We first come up with the concept of the event and break it down to 4 sub-topics (according to 4 sessions). For each of the sub-topics, we raise a lot of questions that would fit the theme and look for speakers who could cover that. Looking equals browsing other conferences; reading magazines; posting an application form on our website. We also have each team member suggest leads and then we go through them together as a team. When we have leads for local speakers, we get to know them first and see if they are a fit for the event. We never say they’re definitely going to speak, it makes them work and prepare harder.

What is your advice for organizers looking to develop a good speaker line-up?
Spend a lot of time on it. Meet people, you will find the best speakers where you least expect it.

What have you learned from the speaker selection process?
It’s a very tough process and sometimes very slow, so you have to be prepared not to see results right away. But sometimes one hour spent on a single meeting and deep conversation brings so much more to the event than one hour multitasking on so many different small things at once.

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  Antonella Broglia, TEDxMadrid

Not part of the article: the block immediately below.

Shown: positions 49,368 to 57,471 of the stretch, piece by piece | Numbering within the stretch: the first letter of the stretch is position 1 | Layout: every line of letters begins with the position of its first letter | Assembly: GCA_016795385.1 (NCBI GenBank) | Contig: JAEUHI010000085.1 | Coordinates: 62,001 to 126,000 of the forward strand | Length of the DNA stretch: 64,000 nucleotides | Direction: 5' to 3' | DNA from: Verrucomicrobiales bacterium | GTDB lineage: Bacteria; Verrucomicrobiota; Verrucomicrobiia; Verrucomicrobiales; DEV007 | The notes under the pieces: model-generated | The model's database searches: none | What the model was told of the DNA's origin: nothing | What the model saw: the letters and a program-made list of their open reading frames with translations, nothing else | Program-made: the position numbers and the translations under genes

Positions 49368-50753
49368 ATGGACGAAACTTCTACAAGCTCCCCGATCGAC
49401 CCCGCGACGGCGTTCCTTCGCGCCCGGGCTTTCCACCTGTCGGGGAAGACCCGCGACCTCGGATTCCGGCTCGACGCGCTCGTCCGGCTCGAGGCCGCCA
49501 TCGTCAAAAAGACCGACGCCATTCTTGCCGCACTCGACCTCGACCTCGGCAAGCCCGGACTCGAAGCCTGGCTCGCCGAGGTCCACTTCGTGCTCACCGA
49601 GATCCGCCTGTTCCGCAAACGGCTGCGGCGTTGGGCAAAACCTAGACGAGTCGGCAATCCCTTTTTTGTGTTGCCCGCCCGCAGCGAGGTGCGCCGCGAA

How do you find speakers for events?
First of all we think of an event theme (eg. True and False), then a topic (eg. Mockumentary). Then we think about who could speak on that — eg. a movie director, a university professor, or a journalist.

What is your advice for organizers looking to develop a good speaker line-up?
Create relationships with the people in your city. Make sure you co-curate with people outside of your team who are in tune with new ideas. Always start with a theme, then a topic, then a speaker. The speaker is the last step.

What have you learned from the speaker selection process?
A good line-up is one that is surprising for the curator, too.

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    Angela Pause, TEDxWaterloo

How do you find speakers for events?
I read everything: The New Yorker, The Economist, The Atlantic, Nautilus, newspapers. I read what’s happening in my community and at local universities. I follow interesting people on social media. I know this works because I have identified potential speakers for my event that end up on TED, if not on my stage. We share the same standards and the same “aha” factor for what is an idea worth spreading.

What is your advice for organizers looking to develop a good speaker line-up?
Find eclectic thinkers and put them together.

What have you learned from the speaker selection process?